The world is full of what ifs right now. Still, there are lots of things you can control and prepare for if you care for a loved one with dementia at home or in a facility.
To Explain or Not to Explain
If your loved one is in the early stages of dementia, it might be helpful to talk about the new coronavirus, especially if they may be hearing the news elsewhere.
Talk as simply as you can and reassure them if they seem anxious. For example, you can explain that they need to wash hands more often or stay inside to be safe. Tell them we're together and that it'll be OK.
Get them vaccinated to protect them, especially if they are having difficulty grasping how to avoid getting infected.
Top health experts recommend getting a vaccine made with mRNA (like the ones from Pfizer and Moderna) rather than the J&J vaccine, which is made differently. If the mRNA vaccines aren't available in your area, consider having your loved one get the J&J vaccine. Receiving any COVID-19 vaccine is better than being unvaccinated, experts say.
Once they're fully vaccinated, keep up to date with their COVID-19 booster vaccines when they are eligible for them.
If your loved one's dementia is more advanced, there may be fewer benefits to a discussion. Consider first asking yourself:
- What can they understand?
- How will they respond?
- Will explaining cause more anxiety than comfort?
Keep Up Your Routine
Changes in routines can be especially unsettling for someone who has Alzheimer's or other forms of memory loss. Carrying on as you normally do helps add structure and safety to the day for both of you.
Do your best to stick to regular schedules for meals, bedtime, and other activities. Be consistent and patient if you must adopt new routines.
The CDC recommends working some safety measures into your routine and your loved one's. Everyone should wear face masks when around other people unless they are vaccinated, have trouble breathing, or can't take the mask off without help. Wash hands often, and keep common surfaces clean and disinfected.
A person with advanced dementia may have trouble following guidelines on preventing the spread of the virus. Do as much as you can to help them.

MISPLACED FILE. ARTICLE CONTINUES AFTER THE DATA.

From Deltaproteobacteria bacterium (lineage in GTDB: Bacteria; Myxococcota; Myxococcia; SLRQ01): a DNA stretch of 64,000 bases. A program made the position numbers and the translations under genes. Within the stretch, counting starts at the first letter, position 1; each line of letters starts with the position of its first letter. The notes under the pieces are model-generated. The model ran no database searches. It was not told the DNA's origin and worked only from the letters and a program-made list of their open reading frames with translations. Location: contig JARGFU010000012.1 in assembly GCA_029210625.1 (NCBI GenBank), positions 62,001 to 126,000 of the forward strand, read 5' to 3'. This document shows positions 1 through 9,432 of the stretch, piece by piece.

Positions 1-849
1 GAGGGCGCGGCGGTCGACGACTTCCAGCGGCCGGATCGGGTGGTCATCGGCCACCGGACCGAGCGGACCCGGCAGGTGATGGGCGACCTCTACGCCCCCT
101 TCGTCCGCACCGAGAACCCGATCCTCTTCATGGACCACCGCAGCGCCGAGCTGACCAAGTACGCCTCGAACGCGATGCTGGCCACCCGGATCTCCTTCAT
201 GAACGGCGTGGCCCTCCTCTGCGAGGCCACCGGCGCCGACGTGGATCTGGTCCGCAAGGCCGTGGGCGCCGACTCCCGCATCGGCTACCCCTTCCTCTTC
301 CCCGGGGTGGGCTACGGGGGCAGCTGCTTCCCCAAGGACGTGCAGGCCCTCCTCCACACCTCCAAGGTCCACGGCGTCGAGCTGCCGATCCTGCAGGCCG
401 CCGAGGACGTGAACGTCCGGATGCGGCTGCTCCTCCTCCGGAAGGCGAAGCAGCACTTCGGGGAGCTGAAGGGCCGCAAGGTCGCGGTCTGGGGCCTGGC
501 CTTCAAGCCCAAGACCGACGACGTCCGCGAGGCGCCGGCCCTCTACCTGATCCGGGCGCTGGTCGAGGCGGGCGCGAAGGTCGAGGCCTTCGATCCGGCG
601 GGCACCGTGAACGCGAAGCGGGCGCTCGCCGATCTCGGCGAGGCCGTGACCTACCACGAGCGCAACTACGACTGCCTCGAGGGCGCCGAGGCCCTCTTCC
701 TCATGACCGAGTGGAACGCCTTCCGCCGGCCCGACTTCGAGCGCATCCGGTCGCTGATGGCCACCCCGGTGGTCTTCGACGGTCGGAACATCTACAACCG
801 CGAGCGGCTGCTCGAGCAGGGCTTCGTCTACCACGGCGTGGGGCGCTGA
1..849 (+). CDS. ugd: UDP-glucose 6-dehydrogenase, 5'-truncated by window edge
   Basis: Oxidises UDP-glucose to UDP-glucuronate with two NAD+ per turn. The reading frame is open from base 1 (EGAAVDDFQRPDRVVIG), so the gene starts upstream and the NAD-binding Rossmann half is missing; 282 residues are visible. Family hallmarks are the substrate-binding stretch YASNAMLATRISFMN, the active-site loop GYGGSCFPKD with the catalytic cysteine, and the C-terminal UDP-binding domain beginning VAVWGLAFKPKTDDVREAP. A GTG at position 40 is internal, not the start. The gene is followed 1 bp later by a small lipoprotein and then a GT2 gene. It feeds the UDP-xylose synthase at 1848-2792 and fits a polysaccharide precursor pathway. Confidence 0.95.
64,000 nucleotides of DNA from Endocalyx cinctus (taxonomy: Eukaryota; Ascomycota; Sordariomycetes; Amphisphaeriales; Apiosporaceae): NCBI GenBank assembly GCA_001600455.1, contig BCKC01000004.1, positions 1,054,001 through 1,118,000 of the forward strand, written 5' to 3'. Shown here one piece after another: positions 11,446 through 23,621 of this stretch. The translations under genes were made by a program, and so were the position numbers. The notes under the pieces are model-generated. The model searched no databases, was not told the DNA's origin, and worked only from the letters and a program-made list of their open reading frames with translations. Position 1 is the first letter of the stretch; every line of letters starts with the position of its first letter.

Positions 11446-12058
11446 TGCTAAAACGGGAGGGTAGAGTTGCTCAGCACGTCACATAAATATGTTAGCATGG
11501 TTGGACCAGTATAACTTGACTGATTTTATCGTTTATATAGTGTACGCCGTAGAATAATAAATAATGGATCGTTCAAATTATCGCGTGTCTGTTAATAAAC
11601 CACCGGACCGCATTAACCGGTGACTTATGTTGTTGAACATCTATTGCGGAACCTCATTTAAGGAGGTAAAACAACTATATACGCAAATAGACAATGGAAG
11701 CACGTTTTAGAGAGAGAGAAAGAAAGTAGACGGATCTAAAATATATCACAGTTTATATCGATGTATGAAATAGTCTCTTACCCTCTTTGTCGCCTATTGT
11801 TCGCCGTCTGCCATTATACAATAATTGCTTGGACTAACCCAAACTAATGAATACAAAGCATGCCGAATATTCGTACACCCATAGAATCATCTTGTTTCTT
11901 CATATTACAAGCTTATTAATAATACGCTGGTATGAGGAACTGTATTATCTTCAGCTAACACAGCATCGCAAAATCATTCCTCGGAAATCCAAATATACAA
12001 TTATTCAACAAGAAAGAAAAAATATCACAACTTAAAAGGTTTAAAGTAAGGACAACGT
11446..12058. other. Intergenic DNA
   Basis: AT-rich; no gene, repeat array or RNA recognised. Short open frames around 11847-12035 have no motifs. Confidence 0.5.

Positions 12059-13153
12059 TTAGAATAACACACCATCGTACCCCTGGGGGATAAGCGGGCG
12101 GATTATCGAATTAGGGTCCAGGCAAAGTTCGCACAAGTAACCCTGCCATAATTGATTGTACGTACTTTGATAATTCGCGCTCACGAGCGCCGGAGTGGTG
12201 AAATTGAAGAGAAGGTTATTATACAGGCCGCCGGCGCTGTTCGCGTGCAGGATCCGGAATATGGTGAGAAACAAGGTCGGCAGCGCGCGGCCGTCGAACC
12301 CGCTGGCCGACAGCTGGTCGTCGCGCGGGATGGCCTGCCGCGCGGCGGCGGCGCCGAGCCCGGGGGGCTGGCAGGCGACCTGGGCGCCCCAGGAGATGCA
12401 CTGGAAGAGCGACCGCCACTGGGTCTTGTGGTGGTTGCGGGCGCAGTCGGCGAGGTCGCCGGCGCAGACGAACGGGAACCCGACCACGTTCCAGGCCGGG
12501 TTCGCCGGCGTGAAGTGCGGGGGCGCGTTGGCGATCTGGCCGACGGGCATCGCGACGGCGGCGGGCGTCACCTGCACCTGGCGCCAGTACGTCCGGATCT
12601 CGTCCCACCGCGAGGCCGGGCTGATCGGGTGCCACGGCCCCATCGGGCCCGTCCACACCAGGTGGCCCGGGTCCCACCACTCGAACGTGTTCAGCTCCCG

Work Around Roadblocks
Walks around the block or trips to the hair salon may no longer be possible. That may be upsetting for your loved one. If they're in a facility and visits aren't possible, ask if you could arrange a video call by phone or on computer.
Make the most of the moments you can share. Fold laundry or set the table together. Go through old family photos or listen to their favorite music. It's more about the way you relate to their senses than having a conversation.
Tips With Visiting Caretakers
It's possible for anyone coming into your home to carry the new coronavirus. If you use an agency, ask about their pandemic protocols:
- What are you doing to ensure your staff is healthy and safe?
- Is it possible to assign the same caregivers to help ensure familiarity?
- How much notice can we expect before staffing changes or cancellations?
Check the temperature of any visiting caretaker. Confirm that they understand how to wear a face mask, wash hands, and disinfect the right way. Also ask:
- Have you been sick?
- Have you been around someone who tested positive for coronavirus?
Plan for Possible Illness
People with dementia may be at a higher risk for severe coronavirus. And nursing homes and other long-term care facilities have been hotspots of outbreaks from COVID-19, the illness caused by the coronavirus.
Watch for changes in behavior or in dementia symptoms that can be signs of more stress, more anxiety, or COVID-19 infection. These could include:
- More agitation or confusion
- Sudden sadness
- Coughing or trouble breathing
- Chills or shaking
- Muscle pain
- Sore throat
- Loss of taste or smell
So it's smart to think ahead if you or your loved one gets sick. Preparations now may save you from having to scramble during a crisis.
Pack a separate travel bag for you and your loved one with everything you'd need for a hospital stay.
Gather these documents and give copies to people you trust:
- Advance directives, such as Provider Orders for Life-Sustaining Treatment, that spell out what treatments to give and who has the power to make medical decisions
- Names and numbers of all doctors
- List of allergies, things and activities that bring comfort, and other personal likes and dislikes
- Names and phone numbers of at least three family members or close friends
- Your will and your loved one's will
Get the contact information for the social worker or advocate who can help coordinate with doctors if your loved one is in the hospital.
Take Care of Yourself
Living with or caring for someone with dementia sometimes can be a lonely job. And the coronavirus may leave you feeling more isolated than before.
But you can't do this alone. Reach out -- for a helping hand, for connection, or for a break. Stay in touch with others by phone or online.
Talking with someone who understands what you're going through can give you both strength and strategies.